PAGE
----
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SEBI rejigs the risk-o-meter

In a bid to help investors make informed decisions, the regulator has modified the product labelling guidelines in mutual funds

SEBI rejigs the risk-o-meter

Upgrading the methodology to arrive at the risk-o-meter of a fund, SEBI has published a detailed circular with revised guidelines on how to calculate the risk of every mutual fund scheme. Here we explain what it is and what to expect out of it.

Risk-o-meter is a pictorial depiction of the risks inherent in a mutual fund. SEBI has introduced a brand-new risk label - 'very high' risk. Six levels of risk will now range from Low, Low to Moderate, Moderate, Moderately High, High and Very High Risk. This assessment will be based on the underlying portfolio holdings.

As mandated by the regulator, risk weights will be assigned to the underlying securities on the basis of specific risk elements. For debt funds, the risk factors under consideration include credit risk, interest rate risk and liquidity risk. For equity funds, three risk parameters covered are market capitalisation, volatility and impact cost, which is a measure of liquidity. For both debt and equity funds, risk values will be calculated as a simple average of different parameters. For schemes that invest in more than one asset class, the risk score of respective asset classes will be calculated and then, added up.

Every fund house will have to evaluate the risk-o-meter on a monthly basis. AMCs will have to disclose the risk-o-meter, along with portfolio disclosure, for all their schemes on their websites, as well as on AMFI's website within 10 days from the end of each month. Further, AMCs will be required to disclose the risk level of schemes as on March 31 of every year, along with the history of risk-o-meter changes over the year, on the websites of AMCs and AMFI.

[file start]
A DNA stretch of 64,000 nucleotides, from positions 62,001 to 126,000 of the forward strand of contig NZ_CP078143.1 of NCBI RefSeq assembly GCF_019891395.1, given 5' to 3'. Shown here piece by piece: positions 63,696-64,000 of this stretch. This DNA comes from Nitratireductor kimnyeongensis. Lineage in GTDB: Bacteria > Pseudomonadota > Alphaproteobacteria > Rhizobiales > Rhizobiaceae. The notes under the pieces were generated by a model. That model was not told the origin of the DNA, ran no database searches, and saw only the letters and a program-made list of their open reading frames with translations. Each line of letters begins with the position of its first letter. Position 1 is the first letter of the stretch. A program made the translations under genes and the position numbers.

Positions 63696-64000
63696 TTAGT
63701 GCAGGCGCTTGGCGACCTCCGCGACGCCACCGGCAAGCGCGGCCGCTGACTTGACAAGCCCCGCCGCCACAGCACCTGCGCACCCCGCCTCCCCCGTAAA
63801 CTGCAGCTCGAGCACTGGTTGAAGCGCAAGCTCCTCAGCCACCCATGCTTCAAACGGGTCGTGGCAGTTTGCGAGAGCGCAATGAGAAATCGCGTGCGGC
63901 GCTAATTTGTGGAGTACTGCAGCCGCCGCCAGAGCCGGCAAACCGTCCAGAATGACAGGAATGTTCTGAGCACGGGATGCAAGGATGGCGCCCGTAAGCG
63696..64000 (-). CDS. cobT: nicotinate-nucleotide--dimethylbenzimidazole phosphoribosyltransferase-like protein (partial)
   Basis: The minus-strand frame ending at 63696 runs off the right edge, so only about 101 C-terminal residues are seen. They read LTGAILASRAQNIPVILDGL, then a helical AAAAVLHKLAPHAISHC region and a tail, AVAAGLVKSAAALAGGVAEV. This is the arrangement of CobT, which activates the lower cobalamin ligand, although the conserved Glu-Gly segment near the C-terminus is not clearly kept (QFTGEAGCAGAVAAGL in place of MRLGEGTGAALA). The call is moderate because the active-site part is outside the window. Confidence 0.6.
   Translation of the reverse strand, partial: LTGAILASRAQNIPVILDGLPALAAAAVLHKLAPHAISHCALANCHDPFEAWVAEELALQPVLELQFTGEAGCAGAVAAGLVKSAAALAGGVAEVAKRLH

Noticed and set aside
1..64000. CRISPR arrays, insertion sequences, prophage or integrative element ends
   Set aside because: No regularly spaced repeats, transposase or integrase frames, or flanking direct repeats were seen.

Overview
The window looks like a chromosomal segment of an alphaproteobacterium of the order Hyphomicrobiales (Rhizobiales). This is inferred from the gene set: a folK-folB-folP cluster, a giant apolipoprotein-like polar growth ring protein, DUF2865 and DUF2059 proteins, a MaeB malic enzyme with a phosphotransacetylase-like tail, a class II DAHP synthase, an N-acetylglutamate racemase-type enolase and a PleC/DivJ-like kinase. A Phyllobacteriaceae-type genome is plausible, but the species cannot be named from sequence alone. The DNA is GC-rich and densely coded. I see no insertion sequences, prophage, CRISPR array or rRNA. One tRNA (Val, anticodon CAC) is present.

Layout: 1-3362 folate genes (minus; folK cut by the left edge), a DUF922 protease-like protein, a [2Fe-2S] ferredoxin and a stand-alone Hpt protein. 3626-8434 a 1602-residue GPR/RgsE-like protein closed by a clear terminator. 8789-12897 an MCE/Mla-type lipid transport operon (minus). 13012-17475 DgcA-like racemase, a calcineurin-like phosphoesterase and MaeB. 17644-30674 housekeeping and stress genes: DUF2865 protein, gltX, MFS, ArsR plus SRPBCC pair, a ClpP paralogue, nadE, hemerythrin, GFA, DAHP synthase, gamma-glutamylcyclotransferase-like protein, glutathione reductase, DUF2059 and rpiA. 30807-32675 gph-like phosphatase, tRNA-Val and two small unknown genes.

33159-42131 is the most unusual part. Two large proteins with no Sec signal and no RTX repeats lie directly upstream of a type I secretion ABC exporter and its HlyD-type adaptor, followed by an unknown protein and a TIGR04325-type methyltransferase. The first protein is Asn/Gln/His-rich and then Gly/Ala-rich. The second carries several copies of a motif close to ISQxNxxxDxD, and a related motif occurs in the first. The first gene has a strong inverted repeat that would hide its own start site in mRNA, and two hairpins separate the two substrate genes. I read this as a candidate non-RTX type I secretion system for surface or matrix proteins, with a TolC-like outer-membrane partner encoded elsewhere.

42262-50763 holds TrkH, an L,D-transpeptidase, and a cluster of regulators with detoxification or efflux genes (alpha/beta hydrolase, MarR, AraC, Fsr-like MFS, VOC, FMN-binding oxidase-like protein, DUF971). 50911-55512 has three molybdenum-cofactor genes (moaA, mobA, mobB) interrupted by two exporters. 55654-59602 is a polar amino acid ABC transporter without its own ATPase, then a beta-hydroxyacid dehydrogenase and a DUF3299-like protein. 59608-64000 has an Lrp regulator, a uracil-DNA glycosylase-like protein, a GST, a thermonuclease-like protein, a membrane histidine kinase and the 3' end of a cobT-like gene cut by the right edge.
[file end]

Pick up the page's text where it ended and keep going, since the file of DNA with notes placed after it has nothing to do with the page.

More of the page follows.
As per the circular, the new labelling and methodology will come into effect from January 1, 2021, however, AMCs can choose to adopt the provisions before the effective date.

This move is a step in the right direction. Broadly, it appears that SEBI has covered all the relevant characteristics from which the risk emanates. For instance, in debt funds, all the three risk considerations - credit, interest rate and liquidity - have been accounted for.

The calculations may get slightly complicated but for an investor, the interpretation is straightforward. With the kind of disclosures to be available, investors will be able to compare funds and figure out which appears riskier vis-à-vis its peers.

So, for an investor, risk-o-meter aggregates to a simple measure to assess the underlying fund-level risks and compare with peers. While returns are there to evaluate funds, investors didn't have any objective measure to look at risks. But this rejigged risk-o-meter will hopefully fill the gap.

Although we have yet to see the impact of these changes, putting things in such an objective framework may deter AMCs from assuming a higher degree of risk, especially in the funds that are ideally not supposed to assume that kind of risk. Even if AMCs do, then those will be identifiable among their peers.